Study Design. A retrospective chart review of patients with tumors of the cauda equina was performed. Objectives. To assess the role of intraoperative ultrasound for detecting tumor migration and modifying the approach to cauda equina tumors. Summary of Background Data. Rostral migration of cauda equina tumors relative to preoperative imaging is well described. The utility of intraoperative ultrasound to identify tumor migration and to modify the surgical approach was analyzed. Methods. The medical records of nine consecutive patients undergoing biopsy or resection of a cauda equina tumor diagnosed by magnetic resonance imaging at the authors' institution from January 1994 through December 2000 were reviewed. Four patients with tumors of the cauda equina underwent transdural sonography of the intraspinal compartment after initial laminectomy and before durotomy. Results. In three patients, the findings on intraoperative ultrasound showed rostral migration of the lesion with respect to the preoperative magnetic resonance imaging, necessitating additional laminectomy and modifying the site of durotomy. One tumor had migrated rostrally one full bony vertebral segment, whereas two tumors each had migrated one half of a bony vertebral segment. Pathology examination in the three patients whose lesions had migrated rostrally demonstrated a schwannoma in every case. In one patient, intraoperative ultrasound showed no lesion migration with respect to the preoperative magnetic resonance imaging, and no modifications to the surgical approach were needed. Pathology examination of this patient demonstrated an ependymoma. Conclusions. Intraoperative ultrasound was useful in documenting rostral migration of cauda equina tumors, and facilitated appropriate laminectomy and durotomy. The technique may be particularly valuable for schwannomas of the cauda equina, which seem to have a greater potential for rostral migration.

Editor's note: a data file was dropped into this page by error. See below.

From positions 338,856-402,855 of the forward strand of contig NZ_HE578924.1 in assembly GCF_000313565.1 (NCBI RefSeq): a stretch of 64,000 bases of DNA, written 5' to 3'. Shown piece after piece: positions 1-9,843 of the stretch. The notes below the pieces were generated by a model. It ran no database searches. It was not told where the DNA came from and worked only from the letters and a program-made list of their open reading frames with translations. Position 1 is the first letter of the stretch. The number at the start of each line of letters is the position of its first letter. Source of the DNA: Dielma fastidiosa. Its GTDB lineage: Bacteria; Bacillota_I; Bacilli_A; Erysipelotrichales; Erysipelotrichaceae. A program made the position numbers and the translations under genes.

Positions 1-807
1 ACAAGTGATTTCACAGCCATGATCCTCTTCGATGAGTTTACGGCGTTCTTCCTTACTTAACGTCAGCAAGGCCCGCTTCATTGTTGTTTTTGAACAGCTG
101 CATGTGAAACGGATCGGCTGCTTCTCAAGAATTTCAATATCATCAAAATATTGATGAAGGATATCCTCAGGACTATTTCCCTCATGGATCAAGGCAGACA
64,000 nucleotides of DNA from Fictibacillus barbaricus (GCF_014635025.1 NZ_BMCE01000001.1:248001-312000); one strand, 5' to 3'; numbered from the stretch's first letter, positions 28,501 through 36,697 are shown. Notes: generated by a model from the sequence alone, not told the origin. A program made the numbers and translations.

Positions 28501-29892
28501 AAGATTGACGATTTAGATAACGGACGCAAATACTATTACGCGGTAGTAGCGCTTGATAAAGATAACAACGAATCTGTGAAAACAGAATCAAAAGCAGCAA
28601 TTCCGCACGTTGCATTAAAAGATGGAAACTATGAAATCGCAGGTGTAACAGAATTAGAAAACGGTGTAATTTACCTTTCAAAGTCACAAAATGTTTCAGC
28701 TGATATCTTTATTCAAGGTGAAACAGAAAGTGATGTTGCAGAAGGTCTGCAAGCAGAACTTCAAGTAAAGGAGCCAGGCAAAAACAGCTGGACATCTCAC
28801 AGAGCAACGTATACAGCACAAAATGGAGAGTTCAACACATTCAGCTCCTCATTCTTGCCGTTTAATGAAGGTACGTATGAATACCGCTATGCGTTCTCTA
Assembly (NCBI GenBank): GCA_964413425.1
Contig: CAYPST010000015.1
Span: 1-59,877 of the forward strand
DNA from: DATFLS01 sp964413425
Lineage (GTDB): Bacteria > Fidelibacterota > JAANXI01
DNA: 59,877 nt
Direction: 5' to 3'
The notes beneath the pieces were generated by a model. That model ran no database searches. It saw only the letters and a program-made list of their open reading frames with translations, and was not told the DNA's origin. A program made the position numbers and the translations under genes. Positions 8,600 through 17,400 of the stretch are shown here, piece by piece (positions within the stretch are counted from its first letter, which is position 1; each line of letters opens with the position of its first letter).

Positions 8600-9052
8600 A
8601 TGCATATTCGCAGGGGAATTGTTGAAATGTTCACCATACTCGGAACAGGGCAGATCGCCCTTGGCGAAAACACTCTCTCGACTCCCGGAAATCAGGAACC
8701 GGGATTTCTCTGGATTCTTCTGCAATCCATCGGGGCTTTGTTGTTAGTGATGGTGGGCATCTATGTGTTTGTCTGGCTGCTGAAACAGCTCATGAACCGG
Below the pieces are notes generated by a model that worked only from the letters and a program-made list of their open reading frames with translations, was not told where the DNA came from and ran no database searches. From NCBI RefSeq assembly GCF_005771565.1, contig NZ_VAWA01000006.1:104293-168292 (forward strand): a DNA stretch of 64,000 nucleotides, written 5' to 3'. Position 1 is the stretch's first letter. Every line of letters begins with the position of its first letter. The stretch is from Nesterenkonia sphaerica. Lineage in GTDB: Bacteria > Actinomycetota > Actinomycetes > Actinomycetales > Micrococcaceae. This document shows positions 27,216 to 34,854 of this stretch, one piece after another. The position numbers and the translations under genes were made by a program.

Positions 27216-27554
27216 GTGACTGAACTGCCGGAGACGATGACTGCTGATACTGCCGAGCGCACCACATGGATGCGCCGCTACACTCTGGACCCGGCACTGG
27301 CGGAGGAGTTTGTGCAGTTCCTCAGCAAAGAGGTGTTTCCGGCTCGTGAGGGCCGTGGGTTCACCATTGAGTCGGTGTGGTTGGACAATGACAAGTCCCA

- Cauda equina
- Intraoperative ultrasound
ASJC Scopus subject areas
- Orthopedics and Sports Medicine
- Clinical Neurology